So actual news story is that Australian scientists have decided that a clone of an organism is the same organism, although they are not the same organism.

On a less snarky note, the article says it's the oldest living species. Which is a completely different story.

Re:BS Summary and Article title (1, Funny)

rodrigoandrade (713371) | more than 2 years ago | (#38955617)

TY, you beat me to it.

It's almost like saying I'm 80,000 years old because I inherited a gene from a Neanderthal.

Re:BS Summary and Article title (4, Funny)

flyingfsck (986395) | more than 2 years ago | (#38955769)

I'm sure you wife will think that explains it all.

Re:BS Summary and Article title (0)

Anonymous Coward | more than 2 years ago | (#38956081)

well, that's why journalist/reporter also means news-maker.

Re:BS Summary and Article title (0)

Anonymous Coward | more than 2 years ago | (#38956765)

You're not the time, Kenf! You're not the time!

Re:BS Summary and Article title (4, Informative)

Samantha Wright (1324923) | more than 2 years ago | (#38955861)

No, it's like saying you're 80,000 years old because a Neanderthal with the amazing ability to grow back both halves when cut up like a sea star/starfish has left you behind.

But don't take the Telegraph article too seriously: they couldn't even get the species name correct. (There's an 'a' on the end that's missing.) Here's the journal article in PLoS ONE [plosone.org] .

Re:BS Summary and Article title (5, Informative)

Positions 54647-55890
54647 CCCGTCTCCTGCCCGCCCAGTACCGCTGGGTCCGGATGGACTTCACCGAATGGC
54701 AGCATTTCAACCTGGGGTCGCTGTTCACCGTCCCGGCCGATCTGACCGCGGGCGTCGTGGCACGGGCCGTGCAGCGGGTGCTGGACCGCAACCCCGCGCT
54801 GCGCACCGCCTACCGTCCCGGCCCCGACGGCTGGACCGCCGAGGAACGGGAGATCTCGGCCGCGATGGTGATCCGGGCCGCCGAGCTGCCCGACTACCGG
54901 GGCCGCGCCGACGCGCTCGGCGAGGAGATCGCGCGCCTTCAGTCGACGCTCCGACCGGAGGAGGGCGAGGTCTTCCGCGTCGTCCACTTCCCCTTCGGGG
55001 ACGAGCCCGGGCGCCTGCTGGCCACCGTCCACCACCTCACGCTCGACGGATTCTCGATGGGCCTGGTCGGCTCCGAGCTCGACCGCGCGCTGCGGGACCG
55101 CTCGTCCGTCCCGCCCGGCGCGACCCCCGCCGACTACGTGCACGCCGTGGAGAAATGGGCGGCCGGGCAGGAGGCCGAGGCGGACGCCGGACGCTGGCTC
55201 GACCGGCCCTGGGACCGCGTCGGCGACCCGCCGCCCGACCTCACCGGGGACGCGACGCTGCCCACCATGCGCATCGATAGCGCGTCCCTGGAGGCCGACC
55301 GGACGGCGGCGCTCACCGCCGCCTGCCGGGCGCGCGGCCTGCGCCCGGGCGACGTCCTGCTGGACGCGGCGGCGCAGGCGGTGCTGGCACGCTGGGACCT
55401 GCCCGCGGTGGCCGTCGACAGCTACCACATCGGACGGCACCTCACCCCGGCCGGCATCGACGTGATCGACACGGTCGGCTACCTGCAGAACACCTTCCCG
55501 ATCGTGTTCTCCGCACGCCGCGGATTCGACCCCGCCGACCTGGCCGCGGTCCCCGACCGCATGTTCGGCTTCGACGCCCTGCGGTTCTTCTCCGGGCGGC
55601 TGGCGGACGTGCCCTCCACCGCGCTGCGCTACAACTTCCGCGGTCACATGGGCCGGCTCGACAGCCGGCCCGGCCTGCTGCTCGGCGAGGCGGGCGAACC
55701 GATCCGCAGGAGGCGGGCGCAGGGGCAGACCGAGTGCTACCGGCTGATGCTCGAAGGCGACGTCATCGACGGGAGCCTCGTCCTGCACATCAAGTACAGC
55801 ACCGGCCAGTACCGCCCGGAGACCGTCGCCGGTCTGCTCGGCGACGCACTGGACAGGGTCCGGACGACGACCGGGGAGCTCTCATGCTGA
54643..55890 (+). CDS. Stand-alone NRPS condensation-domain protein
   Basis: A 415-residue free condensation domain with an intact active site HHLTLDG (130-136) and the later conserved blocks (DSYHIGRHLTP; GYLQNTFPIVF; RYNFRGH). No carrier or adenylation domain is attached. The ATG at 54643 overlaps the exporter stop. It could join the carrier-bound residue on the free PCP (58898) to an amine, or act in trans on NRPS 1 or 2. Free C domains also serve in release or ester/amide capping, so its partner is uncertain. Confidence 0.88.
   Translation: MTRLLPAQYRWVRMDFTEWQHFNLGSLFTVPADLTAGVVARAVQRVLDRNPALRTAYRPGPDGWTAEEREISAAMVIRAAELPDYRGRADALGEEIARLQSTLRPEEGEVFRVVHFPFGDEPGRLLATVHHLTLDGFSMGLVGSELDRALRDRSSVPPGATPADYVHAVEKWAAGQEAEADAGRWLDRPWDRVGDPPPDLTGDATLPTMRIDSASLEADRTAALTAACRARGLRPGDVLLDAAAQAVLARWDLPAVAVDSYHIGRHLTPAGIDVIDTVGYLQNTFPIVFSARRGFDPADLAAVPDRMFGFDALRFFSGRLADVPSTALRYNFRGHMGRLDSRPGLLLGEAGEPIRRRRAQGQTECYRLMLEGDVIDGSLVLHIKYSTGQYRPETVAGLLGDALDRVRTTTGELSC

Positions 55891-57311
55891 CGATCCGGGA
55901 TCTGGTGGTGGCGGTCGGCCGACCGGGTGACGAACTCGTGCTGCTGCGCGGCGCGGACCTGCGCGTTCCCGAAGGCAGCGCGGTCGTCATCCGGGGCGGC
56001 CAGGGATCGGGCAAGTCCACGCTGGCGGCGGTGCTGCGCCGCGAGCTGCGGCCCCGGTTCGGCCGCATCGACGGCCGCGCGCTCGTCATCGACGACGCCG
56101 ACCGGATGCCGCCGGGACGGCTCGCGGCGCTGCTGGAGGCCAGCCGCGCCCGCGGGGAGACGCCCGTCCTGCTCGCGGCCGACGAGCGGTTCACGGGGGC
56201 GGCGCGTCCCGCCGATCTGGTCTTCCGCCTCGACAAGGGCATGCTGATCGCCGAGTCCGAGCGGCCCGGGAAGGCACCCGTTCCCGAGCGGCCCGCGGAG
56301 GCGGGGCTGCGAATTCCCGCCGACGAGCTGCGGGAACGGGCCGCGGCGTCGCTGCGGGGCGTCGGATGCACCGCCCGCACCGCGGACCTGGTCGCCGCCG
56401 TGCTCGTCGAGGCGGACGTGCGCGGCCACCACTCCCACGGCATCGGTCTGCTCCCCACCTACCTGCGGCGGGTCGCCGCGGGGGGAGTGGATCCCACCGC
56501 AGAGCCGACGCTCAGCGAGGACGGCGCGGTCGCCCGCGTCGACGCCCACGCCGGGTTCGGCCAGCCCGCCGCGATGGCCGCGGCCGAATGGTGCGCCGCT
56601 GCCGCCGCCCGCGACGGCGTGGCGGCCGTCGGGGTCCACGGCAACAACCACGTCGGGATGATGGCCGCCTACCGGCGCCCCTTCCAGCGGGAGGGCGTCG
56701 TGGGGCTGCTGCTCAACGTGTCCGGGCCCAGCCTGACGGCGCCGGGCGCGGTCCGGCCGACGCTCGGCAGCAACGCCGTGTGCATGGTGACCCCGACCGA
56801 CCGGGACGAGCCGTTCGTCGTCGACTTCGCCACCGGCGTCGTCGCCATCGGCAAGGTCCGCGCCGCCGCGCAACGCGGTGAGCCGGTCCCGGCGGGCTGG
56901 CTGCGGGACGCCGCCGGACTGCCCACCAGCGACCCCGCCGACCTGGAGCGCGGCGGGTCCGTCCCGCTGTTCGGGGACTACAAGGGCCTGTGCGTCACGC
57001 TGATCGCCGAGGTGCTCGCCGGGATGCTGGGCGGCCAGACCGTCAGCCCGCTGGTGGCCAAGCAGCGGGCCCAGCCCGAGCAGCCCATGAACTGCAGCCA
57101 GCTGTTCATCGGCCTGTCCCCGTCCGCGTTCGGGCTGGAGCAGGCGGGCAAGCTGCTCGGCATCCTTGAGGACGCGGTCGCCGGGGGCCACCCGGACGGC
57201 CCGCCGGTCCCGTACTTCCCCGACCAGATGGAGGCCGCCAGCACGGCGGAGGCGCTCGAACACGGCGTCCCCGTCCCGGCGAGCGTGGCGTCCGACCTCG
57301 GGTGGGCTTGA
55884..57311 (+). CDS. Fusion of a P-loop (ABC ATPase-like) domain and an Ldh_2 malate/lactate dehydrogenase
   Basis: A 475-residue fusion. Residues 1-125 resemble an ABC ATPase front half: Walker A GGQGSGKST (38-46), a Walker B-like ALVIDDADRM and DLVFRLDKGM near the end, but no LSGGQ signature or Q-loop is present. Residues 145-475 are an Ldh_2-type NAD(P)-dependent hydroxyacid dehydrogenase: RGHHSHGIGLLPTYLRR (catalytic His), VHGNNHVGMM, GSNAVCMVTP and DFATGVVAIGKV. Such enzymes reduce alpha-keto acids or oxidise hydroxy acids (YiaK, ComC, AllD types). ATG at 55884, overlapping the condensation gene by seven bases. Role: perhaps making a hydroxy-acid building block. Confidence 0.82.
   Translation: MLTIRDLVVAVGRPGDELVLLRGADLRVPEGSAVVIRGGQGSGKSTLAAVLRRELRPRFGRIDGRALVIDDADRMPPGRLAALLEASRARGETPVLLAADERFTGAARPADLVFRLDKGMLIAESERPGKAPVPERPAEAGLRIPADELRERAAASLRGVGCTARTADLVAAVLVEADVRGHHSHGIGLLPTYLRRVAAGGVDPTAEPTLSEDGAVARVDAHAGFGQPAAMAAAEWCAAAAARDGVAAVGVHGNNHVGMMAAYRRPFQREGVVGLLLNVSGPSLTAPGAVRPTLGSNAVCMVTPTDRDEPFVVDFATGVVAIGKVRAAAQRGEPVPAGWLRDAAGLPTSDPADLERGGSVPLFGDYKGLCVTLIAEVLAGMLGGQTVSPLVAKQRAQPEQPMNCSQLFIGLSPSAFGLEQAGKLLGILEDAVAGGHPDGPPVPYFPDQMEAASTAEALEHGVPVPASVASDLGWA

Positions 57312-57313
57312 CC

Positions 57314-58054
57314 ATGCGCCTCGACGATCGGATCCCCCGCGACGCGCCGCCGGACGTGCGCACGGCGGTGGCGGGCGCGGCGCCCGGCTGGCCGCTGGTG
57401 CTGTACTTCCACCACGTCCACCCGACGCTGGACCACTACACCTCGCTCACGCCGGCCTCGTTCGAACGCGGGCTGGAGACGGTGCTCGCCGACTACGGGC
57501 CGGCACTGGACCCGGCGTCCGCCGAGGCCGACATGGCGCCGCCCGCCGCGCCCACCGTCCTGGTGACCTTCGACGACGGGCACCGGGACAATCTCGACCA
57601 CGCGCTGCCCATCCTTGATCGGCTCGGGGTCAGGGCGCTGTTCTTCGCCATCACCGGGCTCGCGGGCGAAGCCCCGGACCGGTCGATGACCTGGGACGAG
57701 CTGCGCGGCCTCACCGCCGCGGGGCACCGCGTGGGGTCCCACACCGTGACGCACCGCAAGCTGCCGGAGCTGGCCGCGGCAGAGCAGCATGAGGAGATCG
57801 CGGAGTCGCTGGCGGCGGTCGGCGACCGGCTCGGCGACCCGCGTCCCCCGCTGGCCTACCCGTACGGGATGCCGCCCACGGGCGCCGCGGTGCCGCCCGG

flyingsquid (813711) | more than 2 years ago | (#38957317)

There's pretty much no way these colonies can be 200,000 years old. During the last ice age, 15,000 years ago, the sea level was about 400 feet lower. That means that during the Ice Age, these seagrass meadows would have been on dry land, and you'd have regular old grass, not seagrass. There were literally Neanderthals and wooly rhinoceros walking around on this terrain. I was curious how the authors could possibly have missed this; it turns out they didn't; the Australian news article just does a bad job of summarizing the research.

From the PLOS article:

The scenario of a km-range spread achieved exclusively through clonal growth requires that the clones reach a minimum age of about 12,500 years. Applying the same estimates to the genets shared between the two pairs of meadows, located 7 km apart between Formentera and Ibiza and 15 km apart around a cape in Formentera (Fig. 3), yields a minimum age estimate between 80,000 and 200,000 years, projecting the origin of the clones well into the late Pleistocene. Although there is no biologically compelling reason to exclude this possibility, we consider it to be an unlikely scenario because local sea level changes during the last ice age (from 80,000 to 10,000 years) would place these sampling locations on land (the sea was 100 metres below its present level).